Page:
PDA

View Full Version : ATV Battery Disconnects



jwirecom109
02-09-2016, 05:07 PM
So leaving the batteries on my quads, seemed to be a bad idea.

1 is completely dead and will not hold a charge (POS batteries)

1 is just dead and needs to be recharged.

My thought is having quick disconnects for a couple of reasons.

1 - Security, I can pull the battery connections in the bush or the like and no one would be able to start it even with the keys.
2 - Ease of removing the batteries during down time.
3 - Ease of putting them on trickle chargers.

All i seem to find is Trailer 6/8 AWG disconnects.

Anyone done this in the past and have any ideas.

Yes I could just unscrew the terminals but on the 500 HO the battery is under the left rear fender and a PITA to get to.

BrotherRockeye
02-09-2016, 05:17 PM
Battery minders are a good idea for seasonal equipment that's stored indoors.

An inline fuse would be an easy way to accomplish what you want. Pull the fuse and the connection is severed.

Likewise any shielded bullet or spade connector would work.

I know there are cable ends with disconnect knobs for automotive applications but I'm not aware of any for quads etc.

50 B.M.G.
02-09-2016, 06:32 PM
Why not just a simple "battery disconnect switch" as is found in most semi trucks? They handle 75 to 100 amps are waterproof and cheap.

jwirecom109
02-09-2016, 06:34 PM
I would use those methods but i want the ability to remove the batteries easier as well.

BrotherRockeye
02-09-2016, 06:58 PM
double up the bullet/spade connectors...

SIR VEYOR
02-09-2016, 07:57 PM
forklift style quick connects? Seen them in different sizes. One connection does both wires, stupid solid. Common with winches and similar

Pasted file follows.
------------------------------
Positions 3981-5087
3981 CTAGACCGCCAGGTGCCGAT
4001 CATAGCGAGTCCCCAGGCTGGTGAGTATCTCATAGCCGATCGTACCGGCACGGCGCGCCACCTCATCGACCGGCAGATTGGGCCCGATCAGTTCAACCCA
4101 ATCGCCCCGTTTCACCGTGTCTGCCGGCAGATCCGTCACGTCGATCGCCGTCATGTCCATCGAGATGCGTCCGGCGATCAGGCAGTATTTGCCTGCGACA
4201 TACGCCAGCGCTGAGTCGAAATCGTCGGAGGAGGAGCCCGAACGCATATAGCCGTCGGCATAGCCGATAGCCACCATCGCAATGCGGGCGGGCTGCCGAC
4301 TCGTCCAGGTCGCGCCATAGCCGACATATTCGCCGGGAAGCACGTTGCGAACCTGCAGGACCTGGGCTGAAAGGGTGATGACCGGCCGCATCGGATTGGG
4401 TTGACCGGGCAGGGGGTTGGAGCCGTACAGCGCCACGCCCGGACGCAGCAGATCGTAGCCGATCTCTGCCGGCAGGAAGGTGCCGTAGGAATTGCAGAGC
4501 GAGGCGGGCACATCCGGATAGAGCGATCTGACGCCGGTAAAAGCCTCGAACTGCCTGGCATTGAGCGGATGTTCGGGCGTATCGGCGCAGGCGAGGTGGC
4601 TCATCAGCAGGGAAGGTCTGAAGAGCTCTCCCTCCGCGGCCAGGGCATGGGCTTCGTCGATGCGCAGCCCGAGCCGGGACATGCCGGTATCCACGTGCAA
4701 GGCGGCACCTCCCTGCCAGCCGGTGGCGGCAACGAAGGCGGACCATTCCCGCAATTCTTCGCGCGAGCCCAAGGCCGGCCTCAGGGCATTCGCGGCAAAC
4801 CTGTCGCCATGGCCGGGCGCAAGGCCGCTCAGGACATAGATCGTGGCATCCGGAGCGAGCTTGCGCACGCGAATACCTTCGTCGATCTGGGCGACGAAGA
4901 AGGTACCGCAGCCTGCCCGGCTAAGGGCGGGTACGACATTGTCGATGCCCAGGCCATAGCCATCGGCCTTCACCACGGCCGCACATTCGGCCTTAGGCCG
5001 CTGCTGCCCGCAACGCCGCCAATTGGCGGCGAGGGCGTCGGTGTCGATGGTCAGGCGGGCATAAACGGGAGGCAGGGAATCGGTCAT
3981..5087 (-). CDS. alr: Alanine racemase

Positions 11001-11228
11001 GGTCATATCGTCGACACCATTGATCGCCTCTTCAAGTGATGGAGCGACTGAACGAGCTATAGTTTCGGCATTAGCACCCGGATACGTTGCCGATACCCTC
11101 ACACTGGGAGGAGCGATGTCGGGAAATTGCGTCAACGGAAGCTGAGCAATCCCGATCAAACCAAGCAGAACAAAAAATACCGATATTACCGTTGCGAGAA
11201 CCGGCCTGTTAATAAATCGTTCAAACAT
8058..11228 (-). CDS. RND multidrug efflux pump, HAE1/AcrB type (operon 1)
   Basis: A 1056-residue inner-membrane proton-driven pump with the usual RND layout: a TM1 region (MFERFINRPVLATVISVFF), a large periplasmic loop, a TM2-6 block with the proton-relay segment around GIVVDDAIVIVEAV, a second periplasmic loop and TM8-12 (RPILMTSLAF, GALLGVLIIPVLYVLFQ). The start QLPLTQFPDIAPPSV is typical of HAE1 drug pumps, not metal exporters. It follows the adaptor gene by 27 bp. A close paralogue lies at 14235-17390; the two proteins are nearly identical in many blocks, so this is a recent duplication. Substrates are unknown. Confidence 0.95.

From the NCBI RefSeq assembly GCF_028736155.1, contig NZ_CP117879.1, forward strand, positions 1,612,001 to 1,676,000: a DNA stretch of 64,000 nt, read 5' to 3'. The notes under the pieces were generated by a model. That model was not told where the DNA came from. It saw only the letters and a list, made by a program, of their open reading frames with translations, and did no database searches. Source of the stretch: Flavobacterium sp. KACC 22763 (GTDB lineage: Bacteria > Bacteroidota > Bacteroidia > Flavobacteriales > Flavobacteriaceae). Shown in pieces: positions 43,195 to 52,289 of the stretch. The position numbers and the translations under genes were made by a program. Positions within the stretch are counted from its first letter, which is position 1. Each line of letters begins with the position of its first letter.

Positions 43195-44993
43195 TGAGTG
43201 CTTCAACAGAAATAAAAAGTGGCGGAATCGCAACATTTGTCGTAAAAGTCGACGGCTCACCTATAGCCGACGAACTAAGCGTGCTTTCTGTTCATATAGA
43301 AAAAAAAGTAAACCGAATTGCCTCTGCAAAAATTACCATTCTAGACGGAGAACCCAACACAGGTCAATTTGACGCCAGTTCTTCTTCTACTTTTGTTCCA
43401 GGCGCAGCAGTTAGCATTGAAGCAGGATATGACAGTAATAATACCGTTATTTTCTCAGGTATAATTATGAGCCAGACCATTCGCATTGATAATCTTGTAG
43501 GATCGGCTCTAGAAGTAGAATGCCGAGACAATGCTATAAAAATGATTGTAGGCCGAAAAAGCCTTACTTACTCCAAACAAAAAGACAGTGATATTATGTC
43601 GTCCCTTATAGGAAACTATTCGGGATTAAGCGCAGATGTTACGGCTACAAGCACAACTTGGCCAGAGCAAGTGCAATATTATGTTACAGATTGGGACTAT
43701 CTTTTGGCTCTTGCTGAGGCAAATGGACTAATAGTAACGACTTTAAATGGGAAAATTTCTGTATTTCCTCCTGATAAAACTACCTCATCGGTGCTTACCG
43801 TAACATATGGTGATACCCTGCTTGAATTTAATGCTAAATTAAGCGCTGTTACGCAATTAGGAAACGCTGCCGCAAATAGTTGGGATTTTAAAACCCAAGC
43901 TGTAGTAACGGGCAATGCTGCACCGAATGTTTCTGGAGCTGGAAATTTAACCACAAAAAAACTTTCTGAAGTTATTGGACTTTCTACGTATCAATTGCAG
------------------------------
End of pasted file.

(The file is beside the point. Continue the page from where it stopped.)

jwirecom109
02-09-2016, 08:05 PM
forklift style quick connects? Seen them in different sizes. One connection does both wires, stupid solid. Common with winches and similar

something like that should work well.

jwirecom109
02-09-2016, 08:08 PM
https://www.acklandsgrainger.com/en/product/CONNECTOR-WIRE-CABLE/_/R-WWG3BY20

now that i look them up this should work

BrotherRockeye
02-09-2016, 10:44 PM
aren't those just fancy bullet/spade connectors? :p

blacksmithden
02-09-2016, 10:55 PM
Omg. Seriously ? You didn't ask me ? Lol

You're on the right track. They're called Anderson connectors or SB connectors. Get the grey ones as grey will plug into any other color by breaking off the dividing tab inside if you decide to do something different later. Get the 175 amp ones. The internal lugs come in different sizes for different size cable. You'll have to figure that part out. The lugs are held into the connector with a locking tab. There has to be a YouTube video out there on getting them out. It's a couple of seconds with a flat head screwdriver. Solder them onto the cable by holding the closed end in a pair of vise grips. Heat the side of the lug and slowly fill it with solder. Once its nearly to the top, insert the end of your cable. Keep heating for a few seconds until the solder starts to take to the cable strands. Any other questions, give me a call.

Edit: they do come in 50 amp, but that might be a bit light for a quad starter. Any idea of how much current they draw ? You can get away with 75 to 100 amps for a few seconds. The 50 amp rating is for continous current draw. I've measured 750 amps being pulled through the 350 amp ones on my booster cables and nothing melted or arced.

jwirecom109
02-10-2016, 07:55 AM
Omg. Seriously ? You didn't ask me ? Lol

Lol, well there are couple good insults I can throw in here but I'll avoid that :P